Five Tips to Design a very Secure DNS

    Five Tips to Design a Secure DNS

    Domain Name System services interpret domain names into IP addresses, making it an important service that can’t go down. DNS-based attacks are on the rise, and as such, organisations need to designer these services to be more protected.
    Building a safe and solid DNS infrastructure doesn’t require a lot of revenue, investment or resources, but it does take some strong planning and appropriate design.

    Follow these five tips to design a more secure DNS

    1. Different DNS Service from DNS Resolution

    DNS service illustrates the name-to-address mappings and reveals them locally or to the Internet. DNS resolution navigates the Internet’s tree of name servers to look up those mappings. The most important step in dependable DNS design is to understand the dissimilarity among DNS service and resolution in order to keep those functions on independent servers.
    Every network requires DNS resolution and the most appropriate way to offer it is with a pair of small, dedicated virtual machines (VMs) that executes nothing other than DNS resolver configuration. Plan for minimal customization and configuration to decrease the price of maintaining these servers.
    If you have several safety zones within a building, such as Internet and visitors against the internal users, you can drop pairs of DNS resolvers in each security zone. Your support and issuing prices are minimal if you build on simple and small resolver VMs. Also, the organisation gains automatic fight from mischievous clients and intentional denial of service (DoS) attacks.

    2. Agreement with Active Directory

    Active Directory presents a wrinkle. The reason is that it works better just when workstations in a domain use the related server for name server as well as name resolution.
    Although IT managers can set domain workstations to point to a separate name resolver from the Active Directory DNS servers, this configuration makes many attentive because it takes them out of the Microsoft ease zone and away from the most standard configuration.
    Deal with Active Directory DNS and domains by keeping a strict separation. Any names stored in Active Directory, such as workstation pointers and names to domain controllers, should be strictly maintained in the world of Active Directory DNS, and kept separate from other DNS names, whether public or private.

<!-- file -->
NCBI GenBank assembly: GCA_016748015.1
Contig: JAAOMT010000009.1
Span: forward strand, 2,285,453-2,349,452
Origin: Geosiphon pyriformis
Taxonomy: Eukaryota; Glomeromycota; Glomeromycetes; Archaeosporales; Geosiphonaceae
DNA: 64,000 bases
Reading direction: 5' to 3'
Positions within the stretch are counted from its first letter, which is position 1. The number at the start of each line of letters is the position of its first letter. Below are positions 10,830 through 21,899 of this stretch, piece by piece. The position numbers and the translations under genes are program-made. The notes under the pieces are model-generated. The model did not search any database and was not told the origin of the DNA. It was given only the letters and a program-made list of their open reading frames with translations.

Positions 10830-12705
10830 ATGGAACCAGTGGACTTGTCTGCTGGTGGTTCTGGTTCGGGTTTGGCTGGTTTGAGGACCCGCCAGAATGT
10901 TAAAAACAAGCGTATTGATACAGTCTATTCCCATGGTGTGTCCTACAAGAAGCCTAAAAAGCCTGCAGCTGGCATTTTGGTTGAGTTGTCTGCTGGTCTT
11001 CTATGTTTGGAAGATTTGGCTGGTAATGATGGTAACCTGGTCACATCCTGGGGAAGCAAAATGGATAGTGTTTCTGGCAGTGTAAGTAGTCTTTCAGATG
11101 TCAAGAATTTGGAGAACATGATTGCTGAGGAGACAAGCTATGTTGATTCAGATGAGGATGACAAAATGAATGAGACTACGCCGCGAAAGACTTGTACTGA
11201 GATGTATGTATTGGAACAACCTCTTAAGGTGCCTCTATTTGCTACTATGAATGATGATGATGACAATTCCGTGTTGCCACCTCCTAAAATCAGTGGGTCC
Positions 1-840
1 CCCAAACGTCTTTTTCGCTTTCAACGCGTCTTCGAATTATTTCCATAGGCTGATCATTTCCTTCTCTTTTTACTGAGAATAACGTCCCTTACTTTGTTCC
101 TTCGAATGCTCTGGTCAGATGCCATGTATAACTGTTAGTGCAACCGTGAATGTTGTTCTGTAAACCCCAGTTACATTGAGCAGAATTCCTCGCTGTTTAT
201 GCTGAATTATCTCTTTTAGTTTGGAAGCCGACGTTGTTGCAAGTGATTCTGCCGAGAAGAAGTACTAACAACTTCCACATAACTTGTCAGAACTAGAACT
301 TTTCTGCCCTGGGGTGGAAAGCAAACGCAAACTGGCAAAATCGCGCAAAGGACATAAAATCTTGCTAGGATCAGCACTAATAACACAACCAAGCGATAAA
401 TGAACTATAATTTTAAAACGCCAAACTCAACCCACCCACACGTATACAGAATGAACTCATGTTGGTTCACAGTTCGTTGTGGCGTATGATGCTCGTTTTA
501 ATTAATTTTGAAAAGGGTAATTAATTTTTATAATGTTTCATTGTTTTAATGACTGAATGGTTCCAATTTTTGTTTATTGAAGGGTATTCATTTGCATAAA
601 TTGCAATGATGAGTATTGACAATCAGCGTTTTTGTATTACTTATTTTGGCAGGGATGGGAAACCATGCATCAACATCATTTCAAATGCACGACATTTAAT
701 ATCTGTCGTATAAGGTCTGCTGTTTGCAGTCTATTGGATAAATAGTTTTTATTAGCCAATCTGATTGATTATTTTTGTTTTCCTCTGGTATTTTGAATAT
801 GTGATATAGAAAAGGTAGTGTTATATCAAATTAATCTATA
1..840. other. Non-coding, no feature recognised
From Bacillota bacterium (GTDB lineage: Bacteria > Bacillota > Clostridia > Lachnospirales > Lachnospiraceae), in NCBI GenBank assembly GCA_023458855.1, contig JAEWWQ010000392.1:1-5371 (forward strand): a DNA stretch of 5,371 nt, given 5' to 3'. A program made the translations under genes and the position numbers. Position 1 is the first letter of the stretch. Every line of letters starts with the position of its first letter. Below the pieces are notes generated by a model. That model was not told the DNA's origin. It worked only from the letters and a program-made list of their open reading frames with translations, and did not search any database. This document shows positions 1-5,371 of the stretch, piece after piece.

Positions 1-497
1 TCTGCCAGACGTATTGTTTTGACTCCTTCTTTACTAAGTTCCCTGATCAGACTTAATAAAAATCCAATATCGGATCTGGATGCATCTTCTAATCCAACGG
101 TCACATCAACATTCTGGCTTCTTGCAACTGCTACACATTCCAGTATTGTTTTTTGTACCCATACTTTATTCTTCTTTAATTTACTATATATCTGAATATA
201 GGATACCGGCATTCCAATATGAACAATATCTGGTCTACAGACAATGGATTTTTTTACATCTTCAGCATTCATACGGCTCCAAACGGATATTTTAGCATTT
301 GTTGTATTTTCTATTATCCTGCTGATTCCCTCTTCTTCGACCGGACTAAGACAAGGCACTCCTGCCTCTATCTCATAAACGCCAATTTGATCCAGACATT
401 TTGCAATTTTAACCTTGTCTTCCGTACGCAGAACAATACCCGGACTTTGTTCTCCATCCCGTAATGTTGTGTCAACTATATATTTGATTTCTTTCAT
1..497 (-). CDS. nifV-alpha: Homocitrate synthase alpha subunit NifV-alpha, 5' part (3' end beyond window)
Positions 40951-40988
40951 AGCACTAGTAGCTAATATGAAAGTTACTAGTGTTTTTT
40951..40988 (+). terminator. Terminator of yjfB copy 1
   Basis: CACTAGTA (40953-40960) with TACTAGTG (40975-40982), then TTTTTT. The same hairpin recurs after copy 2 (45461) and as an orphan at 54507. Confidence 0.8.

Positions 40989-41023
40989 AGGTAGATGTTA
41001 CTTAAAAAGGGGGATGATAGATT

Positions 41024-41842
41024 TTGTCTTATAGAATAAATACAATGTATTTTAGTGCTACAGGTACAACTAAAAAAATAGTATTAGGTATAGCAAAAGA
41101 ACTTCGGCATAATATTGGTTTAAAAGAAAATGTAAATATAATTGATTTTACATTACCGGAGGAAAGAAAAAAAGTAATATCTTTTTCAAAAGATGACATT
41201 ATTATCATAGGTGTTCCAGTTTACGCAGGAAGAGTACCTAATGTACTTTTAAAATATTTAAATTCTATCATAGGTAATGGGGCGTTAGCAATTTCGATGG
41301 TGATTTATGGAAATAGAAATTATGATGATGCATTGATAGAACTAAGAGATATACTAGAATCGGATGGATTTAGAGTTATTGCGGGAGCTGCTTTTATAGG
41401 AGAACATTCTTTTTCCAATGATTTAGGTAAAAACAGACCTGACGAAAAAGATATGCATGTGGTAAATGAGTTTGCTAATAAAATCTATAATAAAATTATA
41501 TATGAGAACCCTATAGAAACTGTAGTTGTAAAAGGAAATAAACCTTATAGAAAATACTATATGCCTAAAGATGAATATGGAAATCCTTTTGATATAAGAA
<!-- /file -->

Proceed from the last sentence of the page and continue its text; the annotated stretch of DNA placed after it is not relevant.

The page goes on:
Users who are inside the network may need to use separate names than when they are at home or on the road, so it’s best to have a regular set of names to reduce user uncertainty. That is why it is a good idea to generally avoid using the .lcl domain for local domains as those names would not work on the common Internet.

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    3. Different Name Service as Much as Achievable

    As mentioned above, keep name service detach from name resolution. If you do not make routine changes to your organisational DNS, you can shift this completely to a cloud-based service or to your own Virtual Machines running in a cloud data centre.
    Name Service must be Internet reachable because it serves names toward Internet clients. This generates questions of scalability along with DoS flexibility. Pushing that name service offsite to a large cloud provider is a simple way to address those issues at a low price.

    Follow these five tips to design a more secure DNS

    4. Pick the Appropriate Platform

    When selecting the right platform for your requirements, there are multiple business DNS products to choose from. IT managers usually find they will require using Microsoft DNS with Active Directory as a resolver and server; but, on the other hand, for other actions, products from makers such as BlueCat Networks and Infoblox offer enterprise-class authority and simplicity to use.

    5. Select Several Views

    A large number of organisations have a “split-brain” DNS service, which provides the single set of outputs to users within the network and a separate set of users outside the network. It is a good practice to put those on different servers, but this increases long-term maintenance headaches because several servers have to be modernised for every modification in a name.
    The best strategy is to use a DNS server tool, such as ISC BIND, that provides several views. BIND can deliver the single set of answers to inside users while a different set of answers goes to other ones. This decreases the number of databases that must be maintained while providing a high level of scalability and security.